Outsource Yourself

IBM solves the outsourcing problem by firing American employees then offering to re-hire them in India. "The pitch to employees who might consider shifting to IBM's operations in developing economies seems to be the low cost of living, warmer climate and variety in cuisine and exotic places."
posted by billysumday on Feb 6, 2009 - 86 comments

Diplo plays well with others

Diplo (Wesly Pentz) has a short interview/bio on The Guardian, including a guide to his best collaborations, spanning from Never Scared as Hollertronix (Diplo + Low Budget), to M.I.A.'s mixtape "Piracy Funds Terrorism" (it's true!), up to his forthcoming work with Switch as Major Lazer. But Diplo doesn't just spend his time with recording artists. He's sharing his style-mixing skills with kids in Australia, while a friend of his does the same in India.... [more inside]
posted by filthy light thief on Feb 5, 2009 - 16 comments

D. All of the above

Is Slumdog Millionaire

A) A white man's imagined India
B) The reality of Mumbai
C) An immensely likeable slice of broad entertainment – nothing else
D) All of the above?

And will it win the Oscar for Best Picture now that it's taken the Producers Guild Award for Best Picture and the SAG award for Best Ensemble?
posted by crossoverman on Jan 26, 2009 - 118 comments

Movies from India:

Jaane Tu... Ya Jaane Naa (You don't know, and neither do I) = A guy who's in love with a girl falls in love with someone who he thinks is right for him, but he realizes his mistake, only after the girl has decided to marry her perfect match [or so she thinks]. Taree Zameen Par (Stars On The Ground) = A boy who has difficulty with school work gets put into a Hostel for boys where he discovers a teacher who understands him and is willing to fight for him. And Jab We Met (When we met) = A story about a guy and a girl, who meet on a train and get hitched to each other; the guy finds himself by the end of their travel but has to leave the girl because she's run away from home to marry a guy, only to find out that he doesn't want to marry her... three Hindi movies which I would suggest that everyone watch!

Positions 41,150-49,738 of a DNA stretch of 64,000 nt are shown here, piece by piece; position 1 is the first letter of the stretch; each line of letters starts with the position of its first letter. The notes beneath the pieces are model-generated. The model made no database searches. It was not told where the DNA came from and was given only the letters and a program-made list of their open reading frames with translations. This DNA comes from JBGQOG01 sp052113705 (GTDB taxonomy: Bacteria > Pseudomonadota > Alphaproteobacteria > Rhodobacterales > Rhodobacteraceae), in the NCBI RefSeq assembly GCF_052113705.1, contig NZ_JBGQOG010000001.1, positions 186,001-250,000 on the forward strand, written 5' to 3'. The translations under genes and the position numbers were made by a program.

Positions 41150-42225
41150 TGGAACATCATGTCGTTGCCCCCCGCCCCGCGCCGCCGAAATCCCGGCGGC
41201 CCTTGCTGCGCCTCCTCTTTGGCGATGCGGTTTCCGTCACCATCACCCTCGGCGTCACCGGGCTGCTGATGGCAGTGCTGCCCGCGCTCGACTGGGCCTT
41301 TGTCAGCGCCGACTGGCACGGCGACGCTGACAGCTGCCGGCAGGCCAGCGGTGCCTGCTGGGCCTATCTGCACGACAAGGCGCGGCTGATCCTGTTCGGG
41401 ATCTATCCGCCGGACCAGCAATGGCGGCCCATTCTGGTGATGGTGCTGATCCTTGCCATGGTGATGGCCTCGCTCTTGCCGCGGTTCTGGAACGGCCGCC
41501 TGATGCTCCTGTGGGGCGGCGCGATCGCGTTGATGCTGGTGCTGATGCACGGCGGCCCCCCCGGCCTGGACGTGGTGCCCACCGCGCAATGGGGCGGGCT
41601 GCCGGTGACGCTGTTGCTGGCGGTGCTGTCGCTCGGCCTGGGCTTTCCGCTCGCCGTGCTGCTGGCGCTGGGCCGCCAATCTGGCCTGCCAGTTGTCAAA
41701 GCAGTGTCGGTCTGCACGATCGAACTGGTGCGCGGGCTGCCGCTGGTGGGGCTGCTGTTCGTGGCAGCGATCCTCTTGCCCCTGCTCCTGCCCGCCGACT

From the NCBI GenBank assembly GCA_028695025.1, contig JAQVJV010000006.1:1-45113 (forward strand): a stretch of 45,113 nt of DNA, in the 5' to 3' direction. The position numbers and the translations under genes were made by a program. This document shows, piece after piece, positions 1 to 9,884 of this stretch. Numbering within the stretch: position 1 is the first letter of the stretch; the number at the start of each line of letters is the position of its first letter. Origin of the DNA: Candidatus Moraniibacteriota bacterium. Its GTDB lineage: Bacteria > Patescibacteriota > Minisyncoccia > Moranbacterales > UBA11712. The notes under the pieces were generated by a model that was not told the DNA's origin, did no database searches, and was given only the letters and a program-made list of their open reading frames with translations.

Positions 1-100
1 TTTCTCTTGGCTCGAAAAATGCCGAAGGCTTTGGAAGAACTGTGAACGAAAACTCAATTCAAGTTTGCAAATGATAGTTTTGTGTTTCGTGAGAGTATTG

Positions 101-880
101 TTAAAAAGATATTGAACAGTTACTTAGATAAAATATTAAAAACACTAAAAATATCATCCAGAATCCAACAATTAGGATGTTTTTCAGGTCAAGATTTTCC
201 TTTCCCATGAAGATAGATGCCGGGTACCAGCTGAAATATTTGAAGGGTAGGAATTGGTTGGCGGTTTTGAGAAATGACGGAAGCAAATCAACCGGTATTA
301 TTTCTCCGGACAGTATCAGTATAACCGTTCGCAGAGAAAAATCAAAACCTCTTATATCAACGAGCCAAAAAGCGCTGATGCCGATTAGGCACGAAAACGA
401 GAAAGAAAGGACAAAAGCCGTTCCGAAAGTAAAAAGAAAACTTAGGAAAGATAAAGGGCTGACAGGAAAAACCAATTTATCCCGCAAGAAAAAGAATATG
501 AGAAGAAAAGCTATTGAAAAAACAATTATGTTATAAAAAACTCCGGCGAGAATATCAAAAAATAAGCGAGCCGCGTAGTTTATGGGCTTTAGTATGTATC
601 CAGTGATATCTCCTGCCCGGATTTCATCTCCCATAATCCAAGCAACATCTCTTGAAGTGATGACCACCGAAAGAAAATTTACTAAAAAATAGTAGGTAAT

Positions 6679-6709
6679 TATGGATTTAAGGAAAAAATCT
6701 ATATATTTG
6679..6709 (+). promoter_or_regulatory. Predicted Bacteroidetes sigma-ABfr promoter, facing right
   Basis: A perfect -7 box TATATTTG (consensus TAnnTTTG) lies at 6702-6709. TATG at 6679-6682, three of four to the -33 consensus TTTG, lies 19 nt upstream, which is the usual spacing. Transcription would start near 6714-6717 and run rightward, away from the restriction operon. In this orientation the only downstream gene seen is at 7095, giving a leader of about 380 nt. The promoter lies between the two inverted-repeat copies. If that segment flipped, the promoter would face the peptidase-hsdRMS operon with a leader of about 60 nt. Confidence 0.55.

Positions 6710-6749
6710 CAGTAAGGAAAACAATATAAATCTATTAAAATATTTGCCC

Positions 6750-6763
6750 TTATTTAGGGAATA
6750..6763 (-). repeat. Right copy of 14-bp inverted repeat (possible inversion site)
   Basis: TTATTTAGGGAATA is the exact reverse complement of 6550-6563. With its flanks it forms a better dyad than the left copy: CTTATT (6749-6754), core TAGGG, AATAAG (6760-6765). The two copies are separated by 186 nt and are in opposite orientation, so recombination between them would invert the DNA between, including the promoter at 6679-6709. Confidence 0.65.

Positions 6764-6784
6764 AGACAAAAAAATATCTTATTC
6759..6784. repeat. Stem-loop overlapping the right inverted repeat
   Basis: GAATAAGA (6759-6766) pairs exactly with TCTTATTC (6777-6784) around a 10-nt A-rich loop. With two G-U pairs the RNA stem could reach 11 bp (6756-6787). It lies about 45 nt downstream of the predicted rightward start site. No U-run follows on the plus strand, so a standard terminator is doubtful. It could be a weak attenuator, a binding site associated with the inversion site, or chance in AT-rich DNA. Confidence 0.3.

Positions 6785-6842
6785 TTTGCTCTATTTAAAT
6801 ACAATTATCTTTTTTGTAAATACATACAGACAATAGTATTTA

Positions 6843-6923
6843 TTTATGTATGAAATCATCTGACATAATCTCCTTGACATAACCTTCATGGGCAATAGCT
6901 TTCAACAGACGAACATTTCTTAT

posted by hadjiboy on Jan 21, 2009 - 12 comments

The Depraved of India

India--the country of the Taj Mehal--known for it's love. But wait, there's more sadly, a lot more.
posted by hadjiboy on Jan 16, 2009 - 22 comments

Ka-ttti!

Yes, it is that time of year again. When the ski's are filled with "Patang" and you have to do your best to keep yours up. [more inside]
posted by hadjiboy on Jan 13, 2009 - 15 comments

India

The Story of India : PBS HD
posted by vronsky on Jan 12, 2009 - 28 comments

So Sari About Your Washing Machine...

The Washing Machine That Ate My Sari: Mistakes in Cross-Cultural Design is a fascinating article about making cross-culturally sensitive products for the Indian market. The title refers to how the Whirlpool company's introduction of the World Washer into India proved to be a financial disaster, because a millimeter gap between the washer's agitator and its drum ended up shredding most traditional Indian clothing. You can also read about how the Indian preference for warm milk at breakfast turned Kellogg's corn flakes into a big flop in India.
posted by jonp72 on Jan 7, 2009 - 43 comments

refugees from the West who stayed East

Hippie Masala [masala is the Hindi word for spice mix] is a documentary which poignantly depicts the lives of a handful of old hippies from different countries, who not only remained in India but also remained in the caricature roles of a small few in those days. These are, in some ways, lost souls stuck in the amber of the 1960's and 70's and this movie offers glimpses into their lives now. SnagFilms also has 510 other excellent documentaries to watch for free online. [more inside]
posted by nickyskye on Dec 27, 2008 - 24 comments

Slumdog Millionaire: Hope or Hype?

Slumdog Millionaire was named the best film of 2008 by the National Board of Review of Motion Pictures. Is it a rapturous crowd-pleaser or is Danny Boyle a TV-slick fraud?
posted by lukemeister on Dec 26, 2008 - 129 comments

"When I came here... I became a human being."

Necessary Angels. They are not doctors. They are not nurses. They are illiterate women from India's Untouchable castes. Yet as trained village health workers, they are delivering babies, curing disease, and saving lives—including their own. Photo Gallery. Video.
posted by amyms on Dec 11, 2008 - 14 comments

Let's go crazy, Bollywood style!